Gertrude Stein serves lunch in the hospital cafeteria. Wedged into black t-shirt, trousers and macca-style paper hat with red piping, she ladles out innominate soup to traumatised interns, piles potato gems over the lips of thin cardboard cartons for hyperadrenalised nurses. I ask her how she feels about her work. “Some people get emotional about chips but I don’t,” she says, “I don’t get emotional about chips. But cutting up a potato cutting cry┬áI cry when cutting up a potato.”


I met Georges Perec in the Cafe Bouquiniste yesterday. He was scrunched onto the futon in the art corner, nursing an espresso and a cigarette and a notebook. Black candyfloss hair, Marty Feldmanesque eyes: it was definitely him. I ordered a coffee and sat nearby and started writing myself (these words, these ones right here). My coffee arrived and it happened that we looked at each other.

“What are you writing about ?” I asked.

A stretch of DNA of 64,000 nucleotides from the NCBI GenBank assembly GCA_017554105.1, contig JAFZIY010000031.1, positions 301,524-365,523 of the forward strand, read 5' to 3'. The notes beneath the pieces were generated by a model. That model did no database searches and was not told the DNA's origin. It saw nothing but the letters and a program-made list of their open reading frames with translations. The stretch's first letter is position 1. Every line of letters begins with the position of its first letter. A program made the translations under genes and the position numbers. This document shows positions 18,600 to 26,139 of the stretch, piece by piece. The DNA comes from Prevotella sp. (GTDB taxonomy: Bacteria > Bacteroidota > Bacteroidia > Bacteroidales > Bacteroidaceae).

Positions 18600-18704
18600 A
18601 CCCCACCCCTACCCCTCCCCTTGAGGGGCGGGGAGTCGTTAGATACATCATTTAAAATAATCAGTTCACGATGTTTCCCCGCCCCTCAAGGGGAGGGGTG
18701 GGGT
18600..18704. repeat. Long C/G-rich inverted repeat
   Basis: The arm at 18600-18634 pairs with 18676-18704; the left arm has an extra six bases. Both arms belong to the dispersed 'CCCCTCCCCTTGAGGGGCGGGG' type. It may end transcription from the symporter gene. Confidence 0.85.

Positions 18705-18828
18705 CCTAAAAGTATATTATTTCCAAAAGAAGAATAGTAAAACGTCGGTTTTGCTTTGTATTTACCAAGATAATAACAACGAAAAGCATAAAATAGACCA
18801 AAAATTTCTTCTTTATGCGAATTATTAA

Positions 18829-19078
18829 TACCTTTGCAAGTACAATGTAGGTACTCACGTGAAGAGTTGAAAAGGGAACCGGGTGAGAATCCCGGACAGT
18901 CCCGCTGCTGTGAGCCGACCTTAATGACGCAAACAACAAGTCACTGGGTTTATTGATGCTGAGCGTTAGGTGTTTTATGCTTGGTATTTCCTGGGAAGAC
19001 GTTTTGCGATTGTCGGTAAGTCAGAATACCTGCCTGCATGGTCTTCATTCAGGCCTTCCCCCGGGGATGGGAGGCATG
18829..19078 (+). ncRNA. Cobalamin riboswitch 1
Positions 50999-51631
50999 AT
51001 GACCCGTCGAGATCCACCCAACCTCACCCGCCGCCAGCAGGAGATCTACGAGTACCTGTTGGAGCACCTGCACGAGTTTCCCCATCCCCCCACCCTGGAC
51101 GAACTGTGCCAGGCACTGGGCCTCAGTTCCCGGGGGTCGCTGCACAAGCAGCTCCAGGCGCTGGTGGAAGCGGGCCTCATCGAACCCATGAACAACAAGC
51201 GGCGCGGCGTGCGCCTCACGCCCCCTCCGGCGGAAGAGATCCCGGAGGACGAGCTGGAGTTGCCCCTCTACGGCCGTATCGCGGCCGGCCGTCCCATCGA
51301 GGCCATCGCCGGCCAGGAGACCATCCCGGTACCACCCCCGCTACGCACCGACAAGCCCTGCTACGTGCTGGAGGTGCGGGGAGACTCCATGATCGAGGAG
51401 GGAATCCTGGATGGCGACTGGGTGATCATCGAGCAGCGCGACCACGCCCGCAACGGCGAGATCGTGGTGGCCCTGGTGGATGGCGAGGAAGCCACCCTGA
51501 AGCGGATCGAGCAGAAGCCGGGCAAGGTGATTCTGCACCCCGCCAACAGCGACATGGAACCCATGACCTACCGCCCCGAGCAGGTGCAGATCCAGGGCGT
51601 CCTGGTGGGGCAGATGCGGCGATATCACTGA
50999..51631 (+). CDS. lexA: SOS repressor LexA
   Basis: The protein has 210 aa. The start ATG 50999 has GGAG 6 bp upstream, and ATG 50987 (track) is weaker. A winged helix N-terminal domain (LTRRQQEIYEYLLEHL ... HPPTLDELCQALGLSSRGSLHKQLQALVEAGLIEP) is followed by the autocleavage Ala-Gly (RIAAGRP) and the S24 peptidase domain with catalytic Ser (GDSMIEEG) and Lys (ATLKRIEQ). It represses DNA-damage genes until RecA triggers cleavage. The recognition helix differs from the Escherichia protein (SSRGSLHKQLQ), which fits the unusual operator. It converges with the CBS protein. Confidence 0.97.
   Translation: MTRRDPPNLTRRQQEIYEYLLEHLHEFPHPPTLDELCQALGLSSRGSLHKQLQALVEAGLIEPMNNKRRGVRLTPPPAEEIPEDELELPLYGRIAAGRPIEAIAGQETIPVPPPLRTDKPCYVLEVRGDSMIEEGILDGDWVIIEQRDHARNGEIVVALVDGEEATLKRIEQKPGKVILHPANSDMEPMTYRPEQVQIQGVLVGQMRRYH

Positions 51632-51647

“Oh, you know,” he shrugged. “Everything, nothing. The ordinary. All the absolutely ordinary stuff.”

It seems that for some writers there is no alternative history. Or that there is nothing else.

There are Hemingways everywhere.

Every city I’ve ever lived in I’ve seen at least one. Wide men with wide beards over wide-toothed smiles, and all of them doing something that’s sedentary and active at once: moving, travelling, always mobile, but always the same routes to the same places, and always taking their own familiar versions of their immediate world with and around them. And always service jobs: bus drivers in London, cabbies in Brighton, a tram driver in Adelaide, a train conductor in France – even a sleigh driver in the Tyrol and a passenger-tricycle pedallist in Hiroshima.

Here in Brisbane, the Hemingways ply the great brown river. The jocular wide-witted ones pilot the exciting and adventuresome CityCats along the languid serpentine loops through the shining city. The more morose versions, the ones who have nightly nagging intimations that they missed a step, that they’re wrong in the world, that they were supposed to be doing something else – they run the cross-river ferries, the older, grungier, chugging workhorses of the spiky and unglamorous world.

I saw him in the hospital lobby: the other Samuel Beckett – thin greasy hair and a hunted look, wearing an old parker, haunting public places with quick little steps and inoffensive glances. Unpublished, unlauded, never learnt French, never heard of the Resistance. Scribblings in a dozen manila folders in a suitcase on a shelf in the shed.